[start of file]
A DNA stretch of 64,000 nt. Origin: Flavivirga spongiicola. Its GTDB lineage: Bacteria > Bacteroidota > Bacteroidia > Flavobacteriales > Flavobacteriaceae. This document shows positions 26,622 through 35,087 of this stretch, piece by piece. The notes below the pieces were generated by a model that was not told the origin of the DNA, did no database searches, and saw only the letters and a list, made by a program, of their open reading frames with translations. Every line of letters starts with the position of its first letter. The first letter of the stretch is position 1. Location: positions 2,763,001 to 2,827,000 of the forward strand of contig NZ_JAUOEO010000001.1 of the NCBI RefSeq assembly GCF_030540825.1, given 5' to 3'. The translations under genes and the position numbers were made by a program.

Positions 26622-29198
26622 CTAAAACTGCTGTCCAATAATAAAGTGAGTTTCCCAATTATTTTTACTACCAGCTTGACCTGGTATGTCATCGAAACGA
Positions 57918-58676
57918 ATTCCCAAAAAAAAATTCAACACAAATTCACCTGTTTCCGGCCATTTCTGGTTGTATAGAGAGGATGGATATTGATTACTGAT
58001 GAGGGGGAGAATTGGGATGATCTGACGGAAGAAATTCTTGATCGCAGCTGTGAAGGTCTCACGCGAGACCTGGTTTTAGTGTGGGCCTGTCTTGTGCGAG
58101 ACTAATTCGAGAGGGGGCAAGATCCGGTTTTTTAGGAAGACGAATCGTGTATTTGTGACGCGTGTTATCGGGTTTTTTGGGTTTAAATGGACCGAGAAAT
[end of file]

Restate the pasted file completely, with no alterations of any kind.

A DNA stretch of 64,000 nt. Origin: Flavivirga spongiicola. Its GTDB lineage: Bacteria > Bacteroidota > Bacteroidia > Flavobacteriales > Flavobacteriaceae. This document shows positions 26,622 through 35,087 of this stretch, piece by piece. The notes below the pieces were generated by a model that was not told the origin of the DNA, did no database searches, and saw only the letters and a list, made by a program, of their open reading frames with translations. Every line of letters starts with the position of its first letter. The first letter of the stretch is position 1. Location: positions 2,763,001 to 2,827,000 of the forward strand of contig NZ_JAUOEO010000001.1 of the NCBI RefSeq assembly GCF_030540825.1, given 5' to 3'. The translations under genes and the position numbers were made by a program.

Positions 26622-29198
26622 CTAAAACTGCTGTCCAATAATAAAGTGAGTTTCCCAATTATTTTTACTACCAGCTTGACCTGGTATGTCATCGAAACGA
Positions 57918-58676
57918 ATTCCCAAAAAAAAATTCAACACAAATTCACCTGTTTCCGGCCATTTCTGGTTGTATAGAGAGGATGGATATTGATTACTGAT
58001 GAGGGGGAGAATTGGGATGATCTGACGGAAGAAATTCTTGATCGCAGCTGTGAAGGTCTCACGCGAGACCTGGTTTTAGTGTGGGCCTGTCTTGTGCGAG
58101 ACTAATTCGAGAGGGGGCAAGATCCGGTTTTTTAGGAAGACGAATCGTGTATTTGTGACGCGTGTTATCGGGTTTTTTGGGTTTAAATGGACCGAGAAAT